Changing trends in digital health
APA Innovation Advisor Barry Nguyen explores the shifting consumer trend of digital health tools from fitness to managing conditions.
Rock Health, a leading US venture fund devoted to supporting and investing in digital health startups, recently released a report from a 2018 consumer survey on digital health adoption and sentiments. Comparing the latest results from consumer surveys to previous years, there appears to be a shifting trend from interest in low risk entry digital tools that assist with fitness and wellness towards those that assist with managing health conditions—with the intention to address concrete health needs.
It is important to note these tools often do not reach those who need them the most. Technology adoption has generally been challenging for rural, disabled and elderly populations who often have poor digital literacy and access to the internet and relevant hardware (such as smartphones and computers). Nonetheless, there are an increasing number of exciting startups making digital health tools easier to use and more accessible for these populations.
In the survey, digital health tools were grouped into five different categories:
- live video telemedicine
- mobile tracking
- online provider reviews
- online health information.
Over the past three years there has been an increase in the adoption of digital health tools and services related to these five categories. More interestingly, despite the leading use of wearables for physical activity, survey results are demonstrating a shift towards using wearables from fitness and wellbeing towards managing diagnoses, which has potential clinical relevance to health professionals.
This trend suggests that healthcare providers will increasingly need to be aware of the emerging consumer use and inquiry of these tools, as the data collected from such devices can potentially assist physiotherapists in providing patients with further insights into their condition.
Another interesting trend is that urban consumers are more than twice as likely to adopt telemedicine services compared to rural consumers. Not surprisingly, tech-savvy millennials are the target market of many of these telehealth startups. Millennials are seeking convenience when engaging in healthcare services, similar to the way they engage in food delivery and transportation services.
It is important to note the two major issues that are potentially stifling consumer digital health adoption—digital health privacy and security concerns, and the discontinued use of digital health tools. There is an increase in public distrust of sharing personal health data with large tech companies due to a number of scandals, such as the highly publicised Facebook and Cambridge Analytica drama. Health professionals (notably physicians), however, remain the most trusted by the public in relation to sharing personal health data.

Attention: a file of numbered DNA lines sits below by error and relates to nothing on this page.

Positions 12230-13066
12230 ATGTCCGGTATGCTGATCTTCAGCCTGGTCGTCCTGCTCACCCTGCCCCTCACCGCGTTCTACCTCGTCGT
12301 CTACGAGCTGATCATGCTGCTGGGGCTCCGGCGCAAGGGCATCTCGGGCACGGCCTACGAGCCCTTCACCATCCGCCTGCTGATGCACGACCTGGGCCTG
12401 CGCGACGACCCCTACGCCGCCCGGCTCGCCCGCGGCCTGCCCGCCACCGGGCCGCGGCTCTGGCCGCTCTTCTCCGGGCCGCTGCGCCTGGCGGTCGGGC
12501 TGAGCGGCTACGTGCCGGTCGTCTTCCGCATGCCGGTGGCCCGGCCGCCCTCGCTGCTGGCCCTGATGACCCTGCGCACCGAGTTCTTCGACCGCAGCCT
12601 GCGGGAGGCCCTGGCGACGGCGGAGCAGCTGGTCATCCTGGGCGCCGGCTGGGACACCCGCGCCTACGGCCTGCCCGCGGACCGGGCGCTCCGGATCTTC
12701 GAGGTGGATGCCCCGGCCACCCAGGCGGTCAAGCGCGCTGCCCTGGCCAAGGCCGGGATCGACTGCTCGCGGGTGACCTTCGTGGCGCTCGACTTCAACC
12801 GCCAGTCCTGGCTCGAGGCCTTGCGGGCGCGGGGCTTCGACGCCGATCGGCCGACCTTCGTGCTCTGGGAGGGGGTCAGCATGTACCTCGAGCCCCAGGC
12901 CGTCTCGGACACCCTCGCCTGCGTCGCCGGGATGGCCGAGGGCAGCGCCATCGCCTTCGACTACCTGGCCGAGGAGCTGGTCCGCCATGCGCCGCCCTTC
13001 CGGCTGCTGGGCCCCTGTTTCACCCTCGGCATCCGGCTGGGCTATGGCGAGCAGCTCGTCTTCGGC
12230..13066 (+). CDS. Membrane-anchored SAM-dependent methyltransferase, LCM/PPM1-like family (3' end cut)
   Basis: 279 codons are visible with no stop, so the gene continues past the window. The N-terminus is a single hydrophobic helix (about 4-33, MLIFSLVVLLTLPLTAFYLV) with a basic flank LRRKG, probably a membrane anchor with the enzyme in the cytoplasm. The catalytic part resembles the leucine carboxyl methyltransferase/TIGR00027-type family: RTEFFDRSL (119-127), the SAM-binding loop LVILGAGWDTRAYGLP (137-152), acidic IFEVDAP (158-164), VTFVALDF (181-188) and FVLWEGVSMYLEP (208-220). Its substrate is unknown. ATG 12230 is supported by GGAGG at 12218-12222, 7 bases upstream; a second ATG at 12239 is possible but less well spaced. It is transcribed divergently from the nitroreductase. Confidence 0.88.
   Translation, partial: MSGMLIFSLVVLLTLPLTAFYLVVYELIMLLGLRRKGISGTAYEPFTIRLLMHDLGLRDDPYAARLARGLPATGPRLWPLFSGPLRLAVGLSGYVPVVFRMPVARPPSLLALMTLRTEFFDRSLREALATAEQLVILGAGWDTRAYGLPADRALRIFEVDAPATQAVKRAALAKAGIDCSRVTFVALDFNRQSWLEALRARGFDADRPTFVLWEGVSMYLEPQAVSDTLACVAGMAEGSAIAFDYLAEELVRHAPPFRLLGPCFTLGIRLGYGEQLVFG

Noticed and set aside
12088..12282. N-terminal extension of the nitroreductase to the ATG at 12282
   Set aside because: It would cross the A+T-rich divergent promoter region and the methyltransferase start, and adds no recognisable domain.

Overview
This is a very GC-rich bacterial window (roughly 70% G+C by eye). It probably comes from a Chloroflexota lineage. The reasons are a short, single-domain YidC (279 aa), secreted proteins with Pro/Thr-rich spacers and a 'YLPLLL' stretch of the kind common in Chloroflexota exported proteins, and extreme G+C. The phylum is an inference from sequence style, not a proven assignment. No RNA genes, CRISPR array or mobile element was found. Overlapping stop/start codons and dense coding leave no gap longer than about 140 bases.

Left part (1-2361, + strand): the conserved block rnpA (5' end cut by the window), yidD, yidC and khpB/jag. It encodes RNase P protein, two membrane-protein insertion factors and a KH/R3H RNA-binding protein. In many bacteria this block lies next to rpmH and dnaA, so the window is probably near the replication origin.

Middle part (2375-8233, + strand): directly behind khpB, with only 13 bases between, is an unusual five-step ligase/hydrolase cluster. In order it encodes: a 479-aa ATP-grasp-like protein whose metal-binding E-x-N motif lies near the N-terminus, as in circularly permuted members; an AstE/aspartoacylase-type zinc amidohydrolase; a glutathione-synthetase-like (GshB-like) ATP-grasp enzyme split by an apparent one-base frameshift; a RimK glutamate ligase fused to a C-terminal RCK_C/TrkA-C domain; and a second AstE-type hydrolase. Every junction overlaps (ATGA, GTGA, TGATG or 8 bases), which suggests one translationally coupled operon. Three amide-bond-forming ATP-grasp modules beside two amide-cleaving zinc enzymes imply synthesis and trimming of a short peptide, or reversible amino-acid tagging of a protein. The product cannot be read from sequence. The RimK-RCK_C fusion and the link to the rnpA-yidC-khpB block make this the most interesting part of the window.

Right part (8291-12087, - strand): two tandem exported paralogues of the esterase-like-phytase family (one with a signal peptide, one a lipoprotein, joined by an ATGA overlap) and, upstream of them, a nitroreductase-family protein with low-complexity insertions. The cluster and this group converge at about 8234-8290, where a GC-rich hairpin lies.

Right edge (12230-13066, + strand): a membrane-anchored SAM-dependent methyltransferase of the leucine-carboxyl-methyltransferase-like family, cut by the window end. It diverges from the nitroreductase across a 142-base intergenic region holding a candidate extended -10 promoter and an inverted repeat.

Some key implications from the survey results:
- consumers are increasingly aware and engaging in emerging digital health tools, which range from wearables, remote monitoring, mobile apps, telehealth services, online information and reviews
- there is a gradual shift in consumer interest from fitness and wellness solutions to those that assist in managing their health conditions
- telehealth adoption is more likely to occur in urban populations
- telehealth adoption is predominantly driven by tech-savvy consumer behaviours associated with convenience and familiarity, in line with other industries
- data collected from digital health tools will increasingly provide more meaningful and useful clinical insights beneficial to patients
- consumers need to be informed of privacy and security concerns that are often not transparent with larger tech companies
- quality, safety and value need to be considered when it comes to recommending digital health tools to patients.
Disclaimer: This material is intended for general information purposes only and does not constitute legal advice or meet the specific needs of your clinical context.
© Copyright 2018 by Australian Physiotherapy Association. All rights reserved.